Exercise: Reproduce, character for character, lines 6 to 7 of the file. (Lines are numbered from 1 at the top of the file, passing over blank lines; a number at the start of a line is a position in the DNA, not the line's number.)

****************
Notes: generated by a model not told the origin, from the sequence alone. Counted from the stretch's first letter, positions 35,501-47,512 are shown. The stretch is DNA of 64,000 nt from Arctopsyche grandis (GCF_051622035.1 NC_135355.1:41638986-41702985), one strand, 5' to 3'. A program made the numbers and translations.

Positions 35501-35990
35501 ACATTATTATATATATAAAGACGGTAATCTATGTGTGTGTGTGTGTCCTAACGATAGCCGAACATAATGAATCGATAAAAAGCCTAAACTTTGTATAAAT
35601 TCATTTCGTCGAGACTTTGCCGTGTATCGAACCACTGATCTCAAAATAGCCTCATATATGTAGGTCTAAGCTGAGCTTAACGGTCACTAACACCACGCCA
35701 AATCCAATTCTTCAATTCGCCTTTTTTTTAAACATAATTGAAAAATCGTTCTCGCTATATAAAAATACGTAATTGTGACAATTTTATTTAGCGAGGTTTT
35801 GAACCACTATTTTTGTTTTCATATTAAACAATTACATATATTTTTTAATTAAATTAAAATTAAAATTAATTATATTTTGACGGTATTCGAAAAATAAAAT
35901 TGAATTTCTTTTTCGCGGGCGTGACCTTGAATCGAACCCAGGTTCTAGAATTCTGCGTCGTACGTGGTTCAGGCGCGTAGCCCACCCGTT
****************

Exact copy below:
35801 GAACCACTATTTTTGTTTTCATATTAAACAATTACATATATTTTTTAATTAAATTAAAATTAAAATTAATTATATTTTGACGGTATTCGAAAAATAAAAT
35901 TGAATTTCTTTTTCGCGGGCGTGACCTTGAATCGAACCCAGGTTCTAGAATTCTGCGTCGTACGTGGTTCAGGCGCGTAGCCCACCCGTT